That change of heart did not extend to the teacher's union leadership. Parents, outraged by the school closings, tried to use the new law to start their own charter schools. One group went to UMD's Department of Education and asked for help in designing a charter. When Frank Wanner got wind of this he called the college and warned the Education Department that they would never be able to place a student teacher in a Duluth again if they helped anyone start a charter school. That would have destroyed the Education Department so they quickly backed off. No one wanted to arouse Frank's ire.
Frank's strength comes from the myth he's helped foster that the administration, school board and public are hostile to teachers and that he's the only person who can protect them.
This myth is very ironic because Frank's wit and venom have driven the powers he's "protecting" the teachers from to go around him rather than deal with him. I've watched this with great interest since I've been on the school Board. I've taken to calling Edison the Frank Wanner Memorial Edison schools. Frank has driven his "enemies" to find alternatives one of which is Edison. Now he has to live with the consequences of our rocky relationship. Frank threatened to target me in this election at a meeting in which he claimed that Edison was never intended to go beyond 8th grade. When I asked the several hundred Edison parents at this meeting if they had been told Edison would expand to a high school and they all raised their hands it was embarrassing for Frank to have his lack of attention pointed out so publicly.
This little page is devoted to the idea that Edison parents should turn the other cheek. I had no more than typed the first paragraph of this page when I looked at the morning paper. There on the editorial page was just what I had in mind. It was a lovely letter from a parent. It was generous when describing the public schools while pointing out that her children needed something else. In her case it wasn't Edison they needed, it was the Marshall School. Edison parents could learn from her letter.(Here's an Update as of Jan 27, 2005. The writer of the letter I just referred to has asked me to remove her letter. It was a glowing account of the private Marshall School. Evidently Marshall later failed her child so she wanted to remove the testimonial from my website.)
The School Board I was first elected to was trying to broaden the choices available to children and families when we invited Edison to set up a public school three years ago. Some teachers took this invitation as an indictment on our system and no one has harped on this point more than Mr. Wanner. If Mr. Wanner had been in my shoes over the past few years he would have gotten an earful from anxious parents and he might have have come to appreciate the need to keep the customer satisfied. Complacency is not an option.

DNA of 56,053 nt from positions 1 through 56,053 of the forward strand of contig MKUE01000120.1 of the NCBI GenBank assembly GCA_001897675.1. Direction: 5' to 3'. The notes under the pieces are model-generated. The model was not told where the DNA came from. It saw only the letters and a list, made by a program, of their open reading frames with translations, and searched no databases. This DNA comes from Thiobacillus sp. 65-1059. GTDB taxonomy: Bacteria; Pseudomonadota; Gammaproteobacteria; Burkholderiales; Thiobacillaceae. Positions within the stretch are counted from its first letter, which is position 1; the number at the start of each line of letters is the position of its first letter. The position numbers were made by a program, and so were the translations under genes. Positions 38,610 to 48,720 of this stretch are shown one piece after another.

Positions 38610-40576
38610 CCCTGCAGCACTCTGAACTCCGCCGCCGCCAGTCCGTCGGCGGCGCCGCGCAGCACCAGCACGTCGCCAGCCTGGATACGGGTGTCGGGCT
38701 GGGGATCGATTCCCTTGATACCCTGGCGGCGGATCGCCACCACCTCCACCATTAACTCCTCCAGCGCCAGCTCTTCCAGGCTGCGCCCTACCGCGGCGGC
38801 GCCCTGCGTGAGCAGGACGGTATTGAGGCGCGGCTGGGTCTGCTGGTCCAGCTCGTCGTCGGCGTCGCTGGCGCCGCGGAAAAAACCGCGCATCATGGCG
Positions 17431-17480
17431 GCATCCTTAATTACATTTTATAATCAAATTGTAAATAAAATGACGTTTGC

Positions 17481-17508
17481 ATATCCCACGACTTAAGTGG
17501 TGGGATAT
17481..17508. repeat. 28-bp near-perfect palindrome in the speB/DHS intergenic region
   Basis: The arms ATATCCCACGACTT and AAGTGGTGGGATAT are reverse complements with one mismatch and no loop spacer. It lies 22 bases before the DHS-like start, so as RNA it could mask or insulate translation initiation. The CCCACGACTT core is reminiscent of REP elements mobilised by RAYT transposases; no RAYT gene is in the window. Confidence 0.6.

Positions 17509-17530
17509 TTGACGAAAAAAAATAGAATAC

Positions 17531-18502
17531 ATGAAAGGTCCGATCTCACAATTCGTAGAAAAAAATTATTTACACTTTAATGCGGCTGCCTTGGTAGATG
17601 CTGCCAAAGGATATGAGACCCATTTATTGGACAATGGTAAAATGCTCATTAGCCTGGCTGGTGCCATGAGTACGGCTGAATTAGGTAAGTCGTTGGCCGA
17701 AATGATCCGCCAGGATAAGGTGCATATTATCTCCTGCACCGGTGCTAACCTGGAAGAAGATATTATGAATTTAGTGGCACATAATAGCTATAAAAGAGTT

The Duluth Schools are wonderful for most children including my own but it is not easy to be all things to all people. I presume that Edison families have a variety of reasons for choosing Edison: all day kindergarten, take home computers, the close proximity of the school with home etc.. Most people don't seem to realize that Edison has fewer financial resources than an equivalent Duluth school. Consequently, it must make sacrifices to provide these choices. Some of these sacrifices give our schools the advantage.
If Edison parents feel compelled to respond to critical letters I have some suggestions.
1. You've gotta accentuate the positive - By all means tell people why Edison is a good fit for your family and your child. Since Edison is a choice and choice is an issue, tell the public what you think about having several flavors of public schools to choose from.
2. Eliminate the negative - Don't talk about the weaknesses of others schools even if you or your child experienced them. Just because you prefer strawberry doesn't mean that chocolate is a bad flavor!
3. Latch on the the affirmative
4. And don't mess with Mr. Im-Between
lyrics by Johnny Mercer